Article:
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New York Mets

Learn about New York's fabled National League franchise with this brief history of the New York Mets.

New York Mets baseball holds a special place in the history of the league and the city. [©Jupiter Images, 2008]
©Jupiter Images, 2008
New York Mets baseball holds a special place in the history of the league and the city.

When talking about New York, the New York Mets will inevitably come up. The New York Mets is a professional baseball team that plays in the Eastern Division of the National League of the Major League Baseball Association. As of 2009, the team will play at Citi Field in Queens, New York, but many will always feel the team's home is nearby Shea Stadium, closed and torn down in 2008.

Many Hall of Fame players have spent the best part of their careers with the New York Mets, helping them win two World Series Championships in their more than 40-year history. That history is rich with colorful and talented players, unexpected victories and an exciting brand of baseball.

Lovable Losers 1962-1968

The New York Mets franchise was born of the city's despair when the Brooklyn Dodgers and the New York Giants left the city for the West coast in 1957. New York fans could not imagine their city without a National League franchise. It took five years to return National League baseball to New York, and the fans warmly welcomed the Mets on opening day, April 13, 1962.

According to The Baseball Almanac, in its early years, the Mets was one of the worst teams in baseball's history. In 1962, with a team filled mostly with veteran players well past their glory days, the hapless Mets finished with a record of 40 wins and 120 losses. Seven losing seasons followed. Despite their dismal performance, the fan-proclaimed "lovable losers" were extremely popular. Colorful manager Casey Stengel and player-coach Yogi Berra were always quick with a witty quote, and the cadre of lovably inept ballplayers provided great entertainment, if not great baseball, for their fans.

The Miracle Mets 1969

Mets fans were rewarded with a World Championship team, dubbed the "Miracle Mets" in 1969. Led by a superb pitching staff anchored by future Hall of Fame pitchers Nolan Ryan and Tom Seaver, along with the power-hitting Cleon Jones and Tommie Agee, the Mets finished their second half of the season winning 44 of their last 62 games, including a remarkable 17 shutout victories. Following a three-game sweep of the favored Atlanta Braves in the play-offs, the underdog Mets defeated the powerful Baltimore Orioles in five games to win the World Series title.

"Ya Gotta Believe" 1973

In 1973, the lackluster Mets were in last place at the end of August. They rallied to win 21 of their last 29 games to win the National League's Eastern Division championship. The Mets stunned the heavily favored Cincinnati Reds to win the National League pennant, only to lose to the Oakland A's in a close seven-game World Series. Manager Yogi Berra described his team's amazing comeback with one of his legendary sayings: "It ain't over till it's over."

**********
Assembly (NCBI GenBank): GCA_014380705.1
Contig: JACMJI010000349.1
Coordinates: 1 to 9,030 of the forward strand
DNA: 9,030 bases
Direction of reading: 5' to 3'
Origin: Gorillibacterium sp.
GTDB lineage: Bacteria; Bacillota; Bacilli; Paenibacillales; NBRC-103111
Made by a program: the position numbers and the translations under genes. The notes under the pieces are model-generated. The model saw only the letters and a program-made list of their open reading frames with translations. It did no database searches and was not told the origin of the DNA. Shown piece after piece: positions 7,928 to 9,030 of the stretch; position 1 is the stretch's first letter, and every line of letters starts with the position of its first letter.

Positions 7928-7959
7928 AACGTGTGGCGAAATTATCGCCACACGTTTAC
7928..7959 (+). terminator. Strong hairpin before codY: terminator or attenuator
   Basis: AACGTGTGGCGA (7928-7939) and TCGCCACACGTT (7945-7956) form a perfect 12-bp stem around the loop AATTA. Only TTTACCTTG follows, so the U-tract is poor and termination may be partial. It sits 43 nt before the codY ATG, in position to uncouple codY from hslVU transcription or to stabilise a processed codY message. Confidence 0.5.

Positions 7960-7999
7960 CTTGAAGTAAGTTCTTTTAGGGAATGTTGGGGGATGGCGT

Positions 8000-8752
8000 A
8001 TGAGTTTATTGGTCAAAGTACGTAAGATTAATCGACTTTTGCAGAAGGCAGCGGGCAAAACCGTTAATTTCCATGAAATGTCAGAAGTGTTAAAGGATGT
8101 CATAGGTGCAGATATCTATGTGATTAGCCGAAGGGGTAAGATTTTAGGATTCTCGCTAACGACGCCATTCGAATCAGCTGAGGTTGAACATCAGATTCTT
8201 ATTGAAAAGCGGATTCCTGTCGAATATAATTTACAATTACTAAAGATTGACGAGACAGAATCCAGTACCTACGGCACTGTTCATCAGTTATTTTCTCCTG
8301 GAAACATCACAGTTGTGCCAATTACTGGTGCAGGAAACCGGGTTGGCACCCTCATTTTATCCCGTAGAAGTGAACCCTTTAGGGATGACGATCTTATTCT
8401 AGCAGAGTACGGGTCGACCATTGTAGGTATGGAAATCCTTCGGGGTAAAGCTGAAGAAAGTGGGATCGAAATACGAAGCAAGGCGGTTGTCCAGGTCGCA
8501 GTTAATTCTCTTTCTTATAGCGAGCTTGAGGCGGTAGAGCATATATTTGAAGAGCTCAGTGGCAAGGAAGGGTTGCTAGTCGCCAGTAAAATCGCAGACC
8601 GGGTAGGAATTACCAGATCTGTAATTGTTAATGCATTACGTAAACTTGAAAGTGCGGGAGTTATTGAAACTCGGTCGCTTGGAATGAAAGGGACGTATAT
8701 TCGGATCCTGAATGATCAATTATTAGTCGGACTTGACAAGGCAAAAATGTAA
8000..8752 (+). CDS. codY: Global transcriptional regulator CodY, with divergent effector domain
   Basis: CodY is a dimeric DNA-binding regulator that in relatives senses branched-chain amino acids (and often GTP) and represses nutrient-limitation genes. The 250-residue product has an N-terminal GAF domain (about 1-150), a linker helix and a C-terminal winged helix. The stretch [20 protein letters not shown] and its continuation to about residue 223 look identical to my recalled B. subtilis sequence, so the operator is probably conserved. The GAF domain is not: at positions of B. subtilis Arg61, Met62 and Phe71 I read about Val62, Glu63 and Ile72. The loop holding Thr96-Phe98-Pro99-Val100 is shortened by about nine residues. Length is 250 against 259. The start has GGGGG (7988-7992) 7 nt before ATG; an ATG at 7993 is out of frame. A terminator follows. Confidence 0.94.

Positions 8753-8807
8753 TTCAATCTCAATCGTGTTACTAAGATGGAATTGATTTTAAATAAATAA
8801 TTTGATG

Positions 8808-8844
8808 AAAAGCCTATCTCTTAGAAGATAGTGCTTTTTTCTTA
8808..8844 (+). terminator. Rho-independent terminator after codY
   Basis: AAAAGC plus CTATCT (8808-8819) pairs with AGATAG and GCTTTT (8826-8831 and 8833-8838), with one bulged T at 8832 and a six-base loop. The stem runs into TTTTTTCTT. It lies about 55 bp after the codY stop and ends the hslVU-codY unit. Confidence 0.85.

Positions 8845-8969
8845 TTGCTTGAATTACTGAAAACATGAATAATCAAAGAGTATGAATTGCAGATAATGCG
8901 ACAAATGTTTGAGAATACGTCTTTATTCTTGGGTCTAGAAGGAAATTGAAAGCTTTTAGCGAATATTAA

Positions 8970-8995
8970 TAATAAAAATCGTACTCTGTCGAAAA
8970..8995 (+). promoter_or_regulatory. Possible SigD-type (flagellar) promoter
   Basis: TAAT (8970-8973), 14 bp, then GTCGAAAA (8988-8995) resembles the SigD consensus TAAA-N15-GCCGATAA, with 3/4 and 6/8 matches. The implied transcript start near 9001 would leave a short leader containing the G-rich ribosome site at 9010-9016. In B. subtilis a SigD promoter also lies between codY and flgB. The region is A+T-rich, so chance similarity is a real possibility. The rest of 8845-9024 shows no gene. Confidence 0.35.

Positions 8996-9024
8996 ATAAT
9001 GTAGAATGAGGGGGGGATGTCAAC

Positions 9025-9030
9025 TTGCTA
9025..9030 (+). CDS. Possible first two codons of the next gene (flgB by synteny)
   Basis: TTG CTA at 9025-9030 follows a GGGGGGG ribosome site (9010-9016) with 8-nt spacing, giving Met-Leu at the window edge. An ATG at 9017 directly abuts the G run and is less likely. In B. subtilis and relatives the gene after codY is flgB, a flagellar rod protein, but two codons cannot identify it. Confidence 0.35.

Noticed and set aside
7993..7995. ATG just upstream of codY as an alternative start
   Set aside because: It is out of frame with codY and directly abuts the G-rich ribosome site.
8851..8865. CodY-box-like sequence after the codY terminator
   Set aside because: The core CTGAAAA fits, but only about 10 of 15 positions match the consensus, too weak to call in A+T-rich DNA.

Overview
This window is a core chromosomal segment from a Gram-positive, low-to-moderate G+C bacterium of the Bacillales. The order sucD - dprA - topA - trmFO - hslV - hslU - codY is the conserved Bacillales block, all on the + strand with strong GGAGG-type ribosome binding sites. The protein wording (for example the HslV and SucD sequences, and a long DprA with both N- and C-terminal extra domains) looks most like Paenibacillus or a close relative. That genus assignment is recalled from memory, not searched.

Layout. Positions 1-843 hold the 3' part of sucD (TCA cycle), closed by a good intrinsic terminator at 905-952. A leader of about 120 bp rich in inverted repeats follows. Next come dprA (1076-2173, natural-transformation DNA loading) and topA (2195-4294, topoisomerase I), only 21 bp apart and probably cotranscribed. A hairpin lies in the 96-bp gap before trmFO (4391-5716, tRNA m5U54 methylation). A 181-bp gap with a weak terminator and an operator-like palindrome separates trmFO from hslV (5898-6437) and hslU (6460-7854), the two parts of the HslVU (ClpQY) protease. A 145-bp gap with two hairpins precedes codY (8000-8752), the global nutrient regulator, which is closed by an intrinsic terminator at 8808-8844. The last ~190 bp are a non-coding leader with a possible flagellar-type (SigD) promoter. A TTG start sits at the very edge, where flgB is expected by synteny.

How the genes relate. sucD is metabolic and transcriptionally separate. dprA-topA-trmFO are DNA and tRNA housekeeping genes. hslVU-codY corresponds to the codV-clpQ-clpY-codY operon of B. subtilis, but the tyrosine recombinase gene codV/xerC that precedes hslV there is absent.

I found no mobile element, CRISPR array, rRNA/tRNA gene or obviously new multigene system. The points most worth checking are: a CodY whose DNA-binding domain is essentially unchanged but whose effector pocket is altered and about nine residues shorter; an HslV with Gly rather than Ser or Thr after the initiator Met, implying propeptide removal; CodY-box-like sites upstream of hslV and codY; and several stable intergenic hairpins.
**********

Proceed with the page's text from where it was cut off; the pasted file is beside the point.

"Ya Gotta Believe" became the Mets' slogan in this improbable championship year of 1973. Coined as a rallying cry by the eccentric left-handed reliever Tug McGraw, it is widely credited by loyal Mets fans as providing the magic that turned a last place team into a champion. "Ya Gotta Believe" sums up not only the amazing comeback season of 1973, but the whole spirit of New York Mets baseball. "Ya Gotta Believe" is now the trademarked slogan of the Tug McGraw Foundation, an organization dedicated to enhancing the quality of life for children and adults with brain tumors.

The Amazin' Mets 1986

The Mets returned to glory in the 1980s with a stellar pitching staff led by Dwight Gooden and Ron Darling and powerhouse hitters Darryl Strawberry and Mookie Wilson. In 1986, the Mets won another miracle World Series championship against the favored Boston Red Sox. The Series is best known for the infamous and unlikely error by Red Sox first baseman Bill Buckner, which led the Mets to a surprising upset victory in Game Six. With the series tied at three games apiece, the Mets beat a demoralized Red Sox team in Game Seven to win the Series.

Shea Stadium

The Mets played in Shea Stadium until 2008. Originally named Flushing Meadows Stadium, the field was located in the borough of Queens, New York. The stadium was renamed Shea in honor of attorney William Shea, an instrumental figure in the arduous process of securing the Mets franchise. Shea stadium opened on April 17, 1964, after 29 months of construction. Workers were still painting fences and laying sod in the outfield as the players were taking batting practice on opening day.

Shea Stadium had five seating tiers to accommodate 55,601 fans. Shea was the first stadium built with an extensive network of 21 escalators and 24 ramps to provide easy access to seating. Shea stadium was also the first stadium to utilize motorized rotating stands to adapt seating for both football and baseball. Shea Stadium experienced very few changes to its basic structure over the years, and many fans considered it one of the most enjoyable places to watch a baseball game.

Shea stadium is scheduled to be dismantled upon completion of Citi Field, a new ballpark located in the parking lot behind the left field bleachers of Shea Stadium. According to the New York Mets, Citi Field is expected to open in April 2009.

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